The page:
Diaxion’s history and heritage was born in the data centre. We have been involved in many data centre migrations both large and small, however we are now seeing more and more data centre migrations to public cloud. For many organisations, the adoption and migration to public cloud offers the opportunity to transform yet there are still perfectly acceptable situations where a direct server migration to an IaaS platform is the answer. For example, the migration of Windows Server 2008 R2 workloads to Azure offered customers extended support for the 2008 operating system allowing further time to transform to newer operating systems.
Where a server migration to IaaS is required, the major public cloud providers offer great tools to assist with the migration. Diaxion recently worked with a customer where Azure Migrate was used to migrate many servers from an on-premises location to their new Azure tenancy. Azure Migrate uses Azure Site Recovery (ASR) technology for many of its features which many customers are already using and are familiar with. The ASR technology offers an easy path for the replication and migration of workloads but what Azure Migrate offers, is a business friendly, analytical view of the expected Azure footprint for the servers and is the recommended tool of choice for migrating workloads to Azure.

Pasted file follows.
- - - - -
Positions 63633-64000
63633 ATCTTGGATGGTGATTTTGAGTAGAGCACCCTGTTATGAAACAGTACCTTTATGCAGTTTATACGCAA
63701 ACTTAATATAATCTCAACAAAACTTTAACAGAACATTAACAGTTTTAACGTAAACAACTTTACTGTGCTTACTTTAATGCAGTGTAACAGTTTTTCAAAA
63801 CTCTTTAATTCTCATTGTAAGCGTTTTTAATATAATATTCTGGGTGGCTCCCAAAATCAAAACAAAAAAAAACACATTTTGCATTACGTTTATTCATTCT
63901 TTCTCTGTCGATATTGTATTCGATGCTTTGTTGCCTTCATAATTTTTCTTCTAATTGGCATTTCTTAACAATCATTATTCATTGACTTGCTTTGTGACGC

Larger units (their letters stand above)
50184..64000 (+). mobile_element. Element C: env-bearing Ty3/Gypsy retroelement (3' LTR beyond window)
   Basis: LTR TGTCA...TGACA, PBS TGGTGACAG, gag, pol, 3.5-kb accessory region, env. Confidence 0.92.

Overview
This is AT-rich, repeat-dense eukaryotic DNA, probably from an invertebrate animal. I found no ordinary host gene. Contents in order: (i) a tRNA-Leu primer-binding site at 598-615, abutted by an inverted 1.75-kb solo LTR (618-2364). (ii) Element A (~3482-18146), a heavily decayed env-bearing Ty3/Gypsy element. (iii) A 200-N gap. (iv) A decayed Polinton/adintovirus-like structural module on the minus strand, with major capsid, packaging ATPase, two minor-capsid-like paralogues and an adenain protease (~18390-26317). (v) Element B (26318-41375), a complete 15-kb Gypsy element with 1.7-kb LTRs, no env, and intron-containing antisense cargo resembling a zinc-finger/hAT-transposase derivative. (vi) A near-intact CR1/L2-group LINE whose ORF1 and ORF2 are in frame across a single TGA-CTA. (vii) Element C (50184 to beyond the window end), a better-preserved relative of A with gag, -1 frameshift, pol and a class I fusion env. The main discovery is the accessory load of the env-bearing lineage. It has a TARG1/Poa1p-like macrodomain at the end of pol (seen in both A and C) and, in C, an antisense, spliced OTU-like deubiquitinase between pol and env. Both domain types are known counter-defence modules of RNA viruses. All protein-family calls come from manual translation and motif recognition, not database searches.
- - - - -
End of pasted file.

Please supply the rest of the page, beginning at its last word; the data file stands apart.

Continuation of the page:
This blog series will walk through the process of using Azure Migrate to Discover, Assess, Replicate and Migrate workloads from an on-premises location to Azure with some handy tips and tricks we’ve experienced.
Azure Migrate is compatible with on-premises VMware and Hyper-V virtualised environments or even physical servers. For VMware and Hyper-V environments, after an Azure Migrate project is created in the Azure Portal, a lightweight virtual appliance is available for deployment into the on-premises environment. This appliance can be deployed with no impact to the existing environment but should be performed under ITIL change controls. The Azure Migrate project is created within a valid Azure subscription with the deployed appliance registered to Azure Migrate with unique keys specific to the project. The appliance can be configured to auto-discover the on-premises environment with no outage or impact. The destination hosts / clusters hosting the virtual workloads must be listed in the appliance with valid credentials to locate the servers within the environment. Once the initial Discovery is completed, the discovered servers will be listed in the Azure Migrate project with a set of specific information.
With the on-premises environment now set as Discovered in Azure Migrate, the features of Azure Migrate such as Migration Groups and Server Assessments come into play and this is what sets Azure Migrate apart from ASR.